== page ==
Not too long ago it was common for pre-retirees to depend on two sources of retirement income: Social Security and a private or public pension. Both began at age 65, were expected to last for life, and typically met 50% or more of retirees' financial needs.
With two secure sources of lifetime income, age 65 was the standard retirement age for many years. Retirement income planning focused on closing or narrowing the gap between one's projected retirement income needs and what would be provided by Social Security and pension income.
Retirement Planning Milestone
The decline of defined benefit pension plans over the past 30 years eliminated one source of dependable lifetime income for most retirees. The replacement of these plans with 401(k) defined contribution plans was a milestone in the retirement planning world since it transferred the responsibility for funding retirement from employers to employees.
Retirement income planning has dramatically increased in importance in recent years as employees have realized that it isn't easy to (a) accumulate sufficient assets in 401(k) plans to generate adequate retirement income and (b) convert 401(k) plan assets into sustainable lifetime income streams beginning at a specified age.
The shift from employer defined benefit to employee defined contribution retirement plans, combined with longer life expectancies, has made it much more challenging to plan for retirement at a specific age. While it's definitely possible, it requires a different mindset and the assistance of an experienced retirement income planning professional to increase one's opportunity for success.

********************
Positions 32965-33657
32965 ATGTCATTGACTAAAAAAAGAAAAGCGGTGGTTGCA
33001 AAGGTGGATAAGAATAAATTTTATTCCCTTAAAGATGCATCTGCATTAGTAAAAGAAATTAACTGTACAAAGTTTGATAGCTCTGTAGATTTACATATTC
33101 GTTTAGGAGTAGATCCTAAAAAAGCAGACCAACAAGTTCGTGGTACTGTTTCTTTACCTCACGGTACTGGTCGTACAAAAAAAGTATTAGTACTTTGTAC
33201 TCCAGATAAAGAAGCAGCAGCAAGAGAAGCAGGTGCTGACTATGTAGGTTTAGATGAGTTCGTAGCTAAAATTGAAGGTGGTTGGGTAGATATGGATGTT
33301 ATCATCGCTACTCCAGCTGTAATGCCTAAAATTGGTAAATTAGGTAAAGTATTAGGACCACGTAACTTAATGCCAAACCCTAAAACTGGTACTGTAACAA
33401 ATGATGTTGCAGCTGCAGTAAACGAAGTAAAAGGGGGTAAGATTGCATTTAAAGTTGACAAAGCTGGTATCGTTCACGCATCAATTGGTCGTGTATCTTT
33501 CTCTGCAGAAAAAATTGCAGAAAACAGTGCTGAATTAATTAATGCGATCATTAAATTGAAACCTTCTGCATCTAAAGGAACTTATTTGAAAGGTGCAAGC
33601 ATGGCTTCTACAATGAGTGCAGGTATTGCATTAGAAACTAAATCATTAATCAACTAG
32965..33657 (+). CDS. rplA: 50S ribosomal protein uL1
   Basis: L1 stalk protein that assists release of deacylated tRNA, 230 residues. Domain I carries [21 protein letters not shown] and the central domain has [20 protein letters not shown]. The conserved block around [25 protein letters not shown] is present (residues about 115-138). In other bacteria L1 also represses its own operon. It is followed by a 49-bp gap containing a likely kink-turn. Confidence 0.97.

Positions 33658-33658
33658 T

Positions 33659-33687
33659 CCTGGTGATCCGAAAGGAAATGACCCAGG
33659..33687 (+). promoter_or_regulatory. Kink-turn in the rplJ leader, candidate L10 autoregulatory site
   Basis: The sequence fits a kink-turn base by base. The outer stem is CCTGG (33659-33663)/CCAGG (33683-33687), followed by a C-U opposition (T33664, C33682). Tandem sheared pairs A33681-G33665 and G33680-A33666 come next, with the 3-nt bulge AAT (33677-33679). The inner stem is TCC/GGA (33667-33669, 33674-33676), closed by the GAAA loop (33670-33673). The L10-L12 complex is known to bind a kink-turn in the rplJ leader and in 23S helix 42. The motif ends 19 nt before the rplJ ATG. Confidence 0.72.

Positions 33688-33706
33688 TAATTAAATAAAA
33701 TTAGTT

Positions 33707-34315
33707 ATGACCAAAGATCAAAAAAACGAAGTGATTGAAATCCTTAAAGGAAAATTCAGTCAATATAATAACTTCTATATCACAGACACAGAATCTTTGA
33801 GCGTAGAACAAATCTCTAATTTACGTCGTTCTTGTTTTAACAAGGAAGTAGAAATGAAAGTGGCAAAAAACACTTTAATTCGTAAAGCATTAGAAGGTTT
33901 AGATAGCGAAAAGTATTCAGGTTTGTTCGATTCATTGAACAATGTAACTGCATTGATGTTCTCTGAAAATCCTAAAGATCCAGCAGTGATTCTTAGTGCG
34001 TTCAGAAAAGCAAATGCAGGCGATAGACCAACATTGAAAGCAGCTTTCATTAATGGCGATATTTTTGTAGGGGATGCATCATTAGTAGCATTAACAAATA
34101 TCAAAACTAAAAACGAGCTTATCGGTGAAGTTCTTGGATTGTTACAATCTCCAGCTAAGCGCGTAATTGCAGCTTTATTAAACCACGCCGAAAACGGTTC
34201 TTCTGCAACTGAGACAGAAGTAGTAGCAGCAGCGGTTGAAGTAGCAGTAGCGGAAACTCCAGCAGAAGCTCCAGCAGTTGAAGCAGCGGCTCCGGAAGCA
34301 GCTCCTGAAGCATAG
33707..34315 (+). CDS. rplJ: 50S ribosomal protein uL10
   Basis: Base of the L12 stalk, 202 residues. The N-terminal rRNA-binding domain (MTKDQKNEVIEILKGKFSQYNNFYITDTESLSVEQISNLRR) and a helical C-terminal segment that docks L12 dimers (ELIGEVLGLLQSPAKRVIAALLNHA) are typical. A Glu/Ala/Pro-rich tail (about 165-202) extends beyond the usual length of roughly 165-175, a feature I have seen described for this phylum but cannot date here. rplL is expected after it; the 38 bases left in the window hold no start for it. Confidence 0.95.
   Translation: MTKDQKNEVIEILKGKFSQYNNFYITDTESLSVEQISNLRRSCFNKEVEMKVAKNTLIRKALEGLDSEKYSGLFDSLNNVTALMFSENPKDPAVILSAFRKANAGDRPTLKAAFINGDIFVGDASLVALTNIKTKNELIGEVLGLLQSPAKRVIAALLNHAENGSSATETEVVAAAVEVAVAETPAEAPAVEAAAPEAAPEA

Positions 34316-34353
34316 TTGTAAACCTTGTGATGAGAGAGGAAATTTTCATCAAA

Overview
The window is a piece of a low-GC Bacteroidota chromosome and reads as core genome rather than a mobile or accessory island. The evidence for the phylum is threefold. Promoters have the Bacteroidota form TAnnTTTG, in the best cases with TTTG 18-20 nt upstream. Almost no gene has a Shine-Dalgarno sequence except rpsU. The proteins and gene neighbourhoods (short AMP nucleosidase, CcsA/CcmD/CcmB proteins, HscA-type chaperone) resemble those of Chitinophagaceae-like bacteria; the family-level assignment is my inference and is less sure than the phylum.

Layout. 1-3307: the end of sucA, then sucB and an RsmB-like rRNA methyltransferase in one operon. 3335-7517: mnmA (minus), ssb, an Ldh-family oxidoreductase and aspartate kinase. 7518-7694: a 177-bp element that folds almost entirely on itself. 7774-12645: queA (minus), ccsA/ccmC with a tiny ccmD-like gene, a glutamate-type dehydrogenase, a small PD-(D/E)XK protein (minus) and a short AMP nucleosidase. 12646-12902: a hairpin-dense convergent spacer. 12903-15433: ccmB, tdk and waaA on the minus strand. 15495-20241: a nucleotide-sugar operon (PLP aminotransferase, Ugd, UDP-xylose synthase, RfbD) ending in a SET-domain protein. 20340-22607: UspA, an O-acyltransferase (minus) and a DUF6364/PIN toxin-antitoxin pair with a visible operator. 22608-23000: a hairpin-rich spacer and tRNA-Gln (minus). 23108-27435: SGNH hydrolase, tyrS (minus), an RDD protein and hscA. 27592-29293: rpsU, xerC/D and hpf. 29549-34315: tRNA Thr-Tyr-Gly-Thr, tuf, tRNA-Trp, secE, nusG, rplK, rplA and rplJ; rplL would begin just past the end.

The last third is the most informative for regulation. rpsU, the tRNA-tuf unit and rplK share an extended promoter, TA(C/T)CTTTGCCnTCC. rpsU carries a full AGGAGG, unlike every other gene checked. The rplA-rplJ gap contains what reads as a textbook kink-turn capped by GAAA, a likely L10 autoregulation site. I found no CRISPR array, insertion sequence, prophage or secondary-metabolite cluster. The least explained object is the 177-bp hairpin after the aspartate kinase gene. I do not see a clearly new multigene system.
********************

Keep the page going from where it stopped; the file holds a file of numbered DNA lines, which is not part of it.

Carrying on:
Retirement Income Plan is Essential
As part of the change in mindset, it's important to understand and recognize that a retirement income plan is an essential tool for helping individuals close or reduce the gap between projected retirement income needs and what will be provided by one source of sustainable lifetime income in many cases, i.e., Social Security. Unlike other types of financial plans, a retirement income plan typically isn't a "one-and-done" exercise.
A successful retirement income plan generally requires an ongoing disciplined, systematic, approach beginning at least 20 years prior to retirement and continuing for the duration of retirement. The purpose of such a plan should be to make sure that sufficient assets will be saved at specified times using tax-advantaged investment and protection strategies that will increase the likelihood of providing adequate and reliable after-tax income to cover one's planned and unplanned expenses beginning at a specified age for the duration of retirement.
With the shift from employer to employee retirement funding, can we still plan to retire at a specific age? I believe that it's possible provided that we understand (a) the burden for making this a reality has shifted from employers to employees, (b) a retirement income plan beginning at least 20 years prior to retirement in most situations is essential, and (c) a lifetime commitment is required to monitor and update the plan in order to reduce the risk of outliving one's assets.